Facade systems based on glass-composite structures
Associative thinking is our gift and curse at the same time. We ask for a Xerox copy, even though we understand that the copying machine may be made by a different company. We call an off-road vehicle a "Jeep," even when it has a different logo on it. This mechanism saves mental energy but sometimes distorts reality and hinders our ability to see ways to improve it.
Similarly, we often imagine translucent façade constructions stereotypically. The common association is with aluminum profile systems of racks and transoms that form a regular grid filled with glass units. It's no wonder — such a solution has stood the test of time and has countless advantages. But it is not without its drawbacks.
In this case, can we create a new system that preserves the advantages but overcomes the shortcomings?
Step one: Examine the shortcomings of traditional constructions.
The first and foremost disadvantage of aluminum systems is their high thermal conductivity. It is higher than the thermal conductivity of:
- steel by 5 times;
- stainless steel by 15 times;
- glass by as much as 200 times.
|Material||Thermal conductivity, W/(m*K)|
|Stainless steel (austenitic)||15|
|Thermal conductivity of materials|
As a result, all aluminum constructions are made with thermal breaks. These breaks take the form of fiberglass-reinforced plastic inserts between the external and internal contours of the structure in window and facade systems. However, even with such elements, aluminum constructions remain the most problematic areas of translucent enclosing structures in terms of thermal engineering.
The second disadvantage is the coefficient of linear expansion. This is why compensatory measures must be taken in facade aluminum constructions, such as gaps between system elements. It makes it impossible to connect the parts of the system rigidly. Another compensatory step is including a large number of rubber and plastic seals in the system. They allow for the compensation of displacements of different elements in case of significant temperature fluctuations ranging from -35 ℃ to 90 ℃.
|Material||Coefficient of linear thermal expansion 10-6 °C-1|
|Polyvinyl chloride (PVC)||50.4|
|Stainless steel (austenitic) (304)||17.3|
|Window glass (mirror, sheet)||9.0|
|The coefficient of linear expansion|
The third disadvantage is a high tendency for condensation formation in closed profiles. It creates additional difficulties related to its removal. It is particularly challenging to do so in structures located at non-right angles and in dome systems.
Step Two: Seek Alternative Options
Over the years of experimentation, engineers have developed promising materials that compete with steel and aluminum. These include pultruded materials based on fiberglass and polymer resins (epoxy and polyester). Pultrusion gets its name from the English words "pull" and "through." This name appeared due to the process of pulling the source material through a heated die at the polymerization temperature.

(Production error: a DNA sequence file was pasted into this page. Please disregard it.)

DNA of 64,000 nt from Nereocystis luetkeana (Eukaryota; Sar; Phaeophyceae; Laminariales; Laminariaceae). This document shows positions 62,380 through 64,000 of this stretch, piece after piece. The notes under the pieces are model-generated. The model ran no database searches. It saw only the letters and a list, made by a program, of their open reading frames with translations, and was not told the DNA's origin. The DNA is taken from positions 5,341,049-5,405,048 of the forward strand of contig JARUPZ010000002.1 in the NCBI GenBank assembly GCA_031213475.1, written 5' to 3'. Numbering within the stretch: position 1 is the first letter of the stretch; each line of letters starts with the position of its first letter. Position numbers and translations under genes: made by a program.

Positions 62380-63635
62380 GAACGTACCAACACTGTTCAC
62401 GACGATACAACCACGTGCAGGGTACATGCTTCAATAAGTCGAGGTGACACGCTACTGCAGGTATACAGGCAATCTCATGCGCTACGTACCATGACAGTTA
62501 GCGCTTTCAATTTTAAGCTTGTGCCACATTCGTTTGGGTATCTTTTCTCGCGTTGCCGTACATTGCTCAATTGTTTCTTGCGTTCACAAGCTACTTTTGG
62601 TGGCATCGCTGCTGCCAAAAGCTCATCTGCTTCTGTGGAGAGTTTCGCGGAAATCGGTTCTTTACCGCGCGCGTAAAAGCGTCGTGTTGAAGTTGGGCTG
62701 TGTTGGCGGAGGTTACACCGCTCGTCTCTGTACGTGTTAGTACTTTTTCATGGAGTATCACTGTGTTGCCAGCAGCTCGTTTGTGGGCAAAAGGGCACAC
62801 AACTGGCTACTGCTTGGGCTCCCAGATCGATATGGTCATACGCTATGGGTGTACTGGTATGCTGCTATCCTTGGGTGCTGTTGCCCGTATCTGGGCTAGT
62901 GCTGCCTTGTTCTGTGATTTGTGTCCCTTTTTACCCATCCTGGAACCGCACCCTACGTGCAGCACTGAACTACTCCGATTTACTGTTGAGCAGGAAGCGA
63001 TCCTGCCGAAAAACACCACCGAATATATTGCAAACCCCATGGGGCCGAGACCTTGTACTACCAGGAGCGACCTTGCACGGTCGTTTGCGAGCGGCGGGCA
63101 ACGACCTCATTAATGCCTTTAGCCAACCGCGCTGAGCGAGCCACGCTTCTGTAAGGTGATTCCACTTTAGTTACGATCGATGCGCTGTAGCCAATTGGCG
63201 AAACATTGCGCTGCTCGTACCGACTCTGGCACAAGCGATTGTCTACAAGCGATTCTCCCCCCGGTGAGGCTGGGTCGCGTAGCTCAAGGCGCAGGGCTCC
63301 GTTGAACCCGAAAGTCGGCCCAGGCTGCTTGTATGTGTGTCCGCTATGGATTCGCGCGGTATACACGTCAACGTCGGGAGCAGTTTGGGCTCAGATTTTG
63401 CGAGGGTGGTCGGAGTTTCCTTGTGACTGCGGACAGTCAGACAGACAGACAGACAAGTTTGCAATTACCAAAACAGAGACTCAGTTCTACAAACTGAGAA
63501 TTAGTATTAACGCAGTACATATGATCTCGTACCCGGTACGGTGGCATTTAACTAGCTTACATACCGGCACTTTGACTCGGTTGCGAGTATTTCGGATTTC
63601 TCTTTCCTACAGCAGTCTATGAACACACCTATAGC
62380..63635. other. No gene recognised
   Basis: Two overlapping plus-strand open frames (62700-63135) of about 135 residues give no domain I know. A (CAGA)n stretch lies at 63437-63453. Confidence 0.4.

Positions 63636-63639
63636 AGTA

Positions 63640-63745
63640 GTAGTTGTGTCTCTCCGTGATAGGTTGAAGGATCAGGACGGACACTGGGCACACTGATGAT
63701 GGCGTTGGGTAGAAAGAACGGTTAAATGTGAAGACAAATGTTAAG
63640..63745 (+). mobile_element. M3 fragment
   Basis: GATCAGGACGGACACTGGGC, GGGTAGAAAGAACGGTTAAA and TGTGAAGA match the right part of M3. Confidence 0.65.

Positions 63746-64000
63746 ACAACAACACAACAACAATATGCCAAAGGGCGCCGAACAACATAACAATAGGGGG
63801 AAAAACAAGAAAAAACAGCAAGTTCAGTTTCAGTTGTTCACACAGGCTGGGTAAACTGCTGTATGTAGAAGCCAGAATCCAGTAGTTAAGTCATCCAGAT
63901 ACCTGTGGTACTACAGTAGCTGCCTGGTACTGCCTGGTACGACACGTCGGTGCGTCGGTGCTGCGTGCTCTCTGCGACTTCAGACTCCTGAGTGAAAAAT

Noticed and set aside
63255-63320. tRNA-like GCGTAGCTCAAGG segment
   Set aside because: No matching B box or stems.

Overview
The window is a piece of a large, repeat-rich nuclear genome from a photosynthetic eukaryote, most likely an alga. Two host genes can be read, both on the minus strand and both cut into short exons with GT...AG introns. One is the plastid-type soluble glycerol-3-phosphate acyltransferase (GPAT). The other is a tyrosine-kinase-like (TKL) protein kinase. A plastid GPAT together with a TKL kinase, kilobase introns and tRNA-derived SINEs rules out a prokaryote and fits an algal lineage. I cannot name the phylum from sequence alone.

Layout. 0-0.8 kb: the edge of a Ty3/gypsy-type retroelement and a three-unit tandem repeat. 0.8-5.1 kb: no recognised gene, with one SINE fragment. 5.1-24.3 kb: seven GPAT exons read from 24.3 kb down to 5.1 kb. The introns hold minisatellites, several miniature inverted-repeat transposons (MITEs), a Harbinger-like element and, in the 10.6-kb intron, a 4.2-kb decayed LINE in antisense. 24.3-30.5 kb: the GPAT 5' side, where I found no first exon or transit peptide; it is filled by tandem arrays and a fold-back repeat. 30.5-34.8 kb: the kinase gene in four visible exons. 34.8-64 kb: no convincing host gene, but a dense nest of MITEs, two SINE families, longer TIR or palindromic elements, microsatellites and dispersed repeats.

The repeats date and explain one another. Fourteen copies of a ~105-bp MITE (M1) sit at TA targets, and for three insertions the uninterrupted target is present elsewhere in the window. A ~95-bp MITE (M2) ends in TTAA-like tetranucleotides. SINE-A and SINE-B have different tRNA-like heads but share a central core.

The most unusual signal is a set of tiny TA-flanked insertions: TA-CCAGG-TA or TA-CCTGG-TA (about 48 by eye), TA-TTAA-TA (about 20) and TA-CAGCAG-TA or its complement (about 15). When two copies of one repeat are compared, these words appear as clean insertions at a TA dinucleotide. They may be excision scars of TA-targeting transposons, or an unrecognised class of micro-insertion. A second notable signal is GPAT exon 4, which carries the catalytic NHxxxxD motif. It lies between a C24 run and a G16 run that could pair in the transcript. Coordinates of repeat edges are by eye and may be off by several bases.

The variety of pultruded profiles produced allows for solving most window and facade glazing tasks.
For example, solutions developed by Aestech company have been successfully implemented in projects from 2016 to 2021. Let's talk about some of them.
A complex system of connections to transparent structures of facade decoration made of natural slate. The task was to minimize the visible structures of the translucent elements. A large-format glazing system based on a P-shaped (channel) pultruded profile was used, allowing the facade decoration elements to be brought directly to the translucent elements. The scheme for installing a glass unit in a system with a pultruded profile is shown in the figure.
Due to the absence of closed profile systems (tubular cross-section), the system is not prone to condensation formation. Therefore, it is unnecessary to drain it, and opaque elements can be brought directly to the glass.
Also, pultruded elements were used to accommodate horizontal transparent features — a large-format transparent roof.
Due to the low thermal conductivity of pultrusion (thermal conductivity is equal to that of wood), pultruded profiles provide high thermal performance characteristics at the joint and prevent condensation. A separate aspect of ensuring the sealing of the joint zone for the roof is the development of experts from Aestech. By issuing about 100 mm around the perimeter of the outer glass in a high-strength insulating glass unit, it allows for the installation of a waterproofing layer of the roof, which ensures a 100% absence of leaks.
The next project is an office center in Kyiv, which became a new stage in Aestech's design of composite material facade systems.
The task was to glaze a 12 m high facade system for the entrance group.
Large-sized insulated glass units of higher stiffness (Aestech's proprietary technology) were attached according to the principle of a cassette facade. It means that the insulated glass units were fastened to the vertical support elements, made of a specially manufactured pultruded tube with a cross-section of 50 x 50 x 8 mm, hidden in the corner joint of the glass units.
The scheme of the corner joint of the insulated glass units is shown in the figure.
With this solution, the structure acquired delicacy and transparency for the architects. And the customer received an exclusive energy-efficient solution that complemented the modern architectural ensemble of the new office center.
Both architects and customers set themselves the task of combining the elegance of the structure with its high thermal and other operational properties. The use of composite glass structures with solutions from Aestech opens up new horizons for them.
AR&D (Analytical Research and Development) Aestech